There’s a global shortage of engineers and it’s going to be this way for the foreseeable future – and every hiring manager in the industry knows it. Yet most clients are unhappy with their offshore outsourcing (many calling it “second class software development”), but JetBridge clients often say there’s “no difference” between us or their in-house teams in San Francisco.

And by the way, JetBridge developers go #1 in hackathons.

We think we’re on to something, potentially big, but I want us to be patient.

After Five9 and DoctorBase (our first two startups), Mischa and I started JetBridge as a Micro-LMS product company, but we made two big mistakes – we hired our out-of-work friends as early team members, and we didn’t accurately predict our user’s future behavior.

Working with our friends ended up being incredibly difficult, lots of fights ensued, and we eventually ended up letting go (or they quit) our amigos. Hiring friends is a rookie mistake and after two successful startups, I’m still kicking myself for how I could have been so blinded by my loyalty, much to the detriment of the business.

As well, our users (who initially loved using our app) simply stopped using the product after a couple of months as they tired of creating learning material for their teams.

In our desperate attempt to not have a failed startup, we pivoted to a software services company where we used our deep experience in building B2B SaaS products to code projects for other companies.

And we discovered something we absolutely loved – teaching young developers around the world how to become better coders and founders.

Our workshops and speeches are often standing room only.

As this is my third startup, I’m much less focused on an early exit and much more focused on how we grow an organization that helps offshore developers and designers have the best careers possible.

If you were to walk into our offices in Kiev or Wroclaw, you could feel the energy and enthusiasm of our people – something that is extremely rare in IT outsourcers. We do offer our core team members equity in a simple structure that’s fair and easy to understand, and people often come into the office on weekends when needed without being asked. Nothing about JetBridge feels, smells or performs like an outsourcer.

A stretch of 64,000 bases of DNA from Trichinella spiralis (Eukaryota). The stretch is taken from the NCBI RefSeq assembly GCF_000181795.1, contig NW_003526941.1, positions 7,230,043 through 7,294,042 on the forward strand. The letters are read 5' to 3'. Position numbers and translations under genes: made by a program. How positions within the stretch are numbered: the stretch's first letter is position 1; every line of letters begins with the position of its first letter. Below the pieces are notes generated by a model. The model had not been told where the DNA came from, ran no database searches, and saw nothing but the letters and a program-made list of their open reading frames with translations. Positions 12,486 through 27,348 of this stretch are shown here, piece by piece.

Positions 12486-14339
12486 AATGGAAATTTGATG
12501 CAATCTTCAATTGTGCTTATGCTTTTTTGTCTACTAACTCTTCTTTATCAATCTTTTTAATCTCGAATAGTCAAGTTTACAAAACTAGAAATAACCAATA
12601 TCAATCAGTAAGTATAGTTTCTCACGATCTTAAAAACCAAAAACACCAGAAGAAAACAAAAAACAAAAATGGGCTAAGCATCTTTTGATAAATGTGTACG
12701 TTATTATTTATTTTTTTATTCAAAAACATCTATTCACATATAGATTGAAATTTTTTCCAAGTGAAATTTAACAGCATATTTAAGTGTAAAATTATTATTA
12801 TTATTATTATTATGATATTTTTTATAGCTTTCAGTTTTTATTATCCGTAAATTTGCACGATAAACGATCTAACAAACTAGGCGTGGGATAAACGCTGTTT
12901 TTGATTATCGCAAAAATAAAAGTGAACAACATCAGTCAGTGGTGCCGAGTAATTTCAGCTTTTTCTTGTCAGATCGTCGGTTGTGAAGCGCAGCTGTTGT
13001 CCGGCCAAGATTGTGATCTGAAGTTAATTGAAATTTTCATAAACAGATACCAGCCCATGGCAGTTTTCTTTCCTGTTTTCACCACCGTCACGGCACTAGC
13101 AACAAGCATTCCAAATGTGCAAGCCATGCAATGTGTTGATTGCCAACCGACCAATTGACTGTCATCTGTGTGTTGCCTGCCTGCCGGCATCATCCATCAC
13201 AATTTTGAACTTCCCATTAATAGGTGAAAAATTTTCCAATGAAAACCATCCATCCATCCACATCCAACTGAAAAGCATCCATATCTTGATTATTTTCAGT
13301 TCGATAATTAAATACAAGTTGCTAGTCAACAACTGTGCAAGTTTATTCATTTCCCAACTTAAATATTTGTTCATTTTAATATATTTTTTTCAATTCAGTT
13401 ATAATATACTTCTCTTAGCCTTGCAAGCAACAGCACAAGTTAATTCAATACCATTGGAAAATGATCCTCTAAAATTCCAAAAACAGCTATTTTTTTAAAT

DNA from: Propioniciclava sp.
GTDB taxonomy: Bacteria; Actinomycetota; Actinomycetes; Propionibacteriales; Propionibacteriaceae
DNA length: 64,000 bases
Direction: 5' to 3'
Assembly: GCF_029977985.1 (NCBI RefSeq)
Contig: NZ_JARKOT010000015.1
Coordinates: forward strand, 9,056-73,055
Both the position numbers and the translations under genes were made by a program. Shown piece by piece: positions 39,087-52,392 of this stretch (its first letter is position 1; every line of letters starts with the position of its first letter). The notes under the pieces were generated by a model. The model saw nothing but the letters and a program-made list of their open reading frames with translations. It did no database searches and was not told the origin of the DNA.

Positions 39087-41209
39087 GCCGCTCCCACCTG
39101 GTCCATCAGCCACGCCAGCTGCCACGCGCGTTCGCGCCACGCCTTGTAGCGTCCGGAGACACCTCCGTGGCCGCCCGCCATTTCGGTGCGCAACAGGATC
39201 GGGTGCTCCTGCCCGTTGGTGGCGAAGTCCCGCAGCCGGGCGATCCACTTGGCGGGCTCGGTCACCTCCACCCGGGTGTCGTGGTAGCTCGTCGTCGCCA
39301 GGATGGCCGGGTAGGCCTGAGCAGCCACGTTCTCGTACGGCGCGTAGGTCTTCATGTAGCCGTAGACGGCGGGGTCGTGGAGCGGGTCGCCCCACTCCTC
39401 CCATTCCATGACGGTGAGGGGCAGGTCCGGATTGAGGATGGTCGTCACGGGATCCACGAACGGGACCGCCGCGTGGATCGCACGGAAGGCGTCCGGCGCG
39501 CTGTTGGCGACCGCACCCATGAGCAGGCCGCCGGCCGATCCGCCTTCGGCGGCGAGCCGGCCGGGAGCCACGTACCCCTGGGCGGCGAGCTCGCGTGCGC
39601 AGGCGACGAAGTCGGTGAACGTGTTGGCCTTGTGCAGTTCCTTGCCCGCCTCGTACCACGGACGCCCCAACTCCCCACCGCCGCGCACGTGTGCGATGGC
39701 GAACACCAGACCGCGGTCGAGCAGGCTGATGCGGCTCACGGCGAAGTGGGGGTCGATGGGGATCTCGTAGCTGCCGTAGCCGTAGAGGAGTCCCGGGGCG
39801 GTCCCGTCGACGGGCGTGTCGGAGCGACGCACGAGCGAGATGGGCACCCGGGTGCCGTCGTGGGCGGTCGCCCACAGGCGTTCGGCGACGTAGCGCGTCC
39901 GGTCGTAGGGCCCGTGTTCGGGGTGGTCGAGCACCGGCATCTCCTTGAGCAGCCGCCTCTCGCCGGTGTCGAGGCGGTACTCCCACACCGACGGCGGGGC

Our clients consistently tell us we feel like an in-house engineering team in San Francisco. We’re super proud of that.

We’ve also partnered with some amazing technical universities in Ukraine and Poland, and I believe our model is right to create “Outsourcing 2.0”

JetBridge skills workshop at KPI (often referred to as the “MIT of Eastern Europe”).

I don’t feel any pressures to sell the company for a “quick flip” or raise unneeded money “because it’s cheap,” and quite frankly making software for other people is 70% of the fun with only 30% of the stress.

Best of all, knowing we’re making a real difference in the lives of the young people we mentor or to those who come to our speeches or workshops is incredibly fulfilling in ways that running a SaaS company never was for me.

And at this point in my life, that’s what it’s all about.

* Some folks at the Kiev office just before lunch.

Are you at work in IT? Look to your left and to your right. If you’re more ambitious than both of these people, contact us. We want to talk.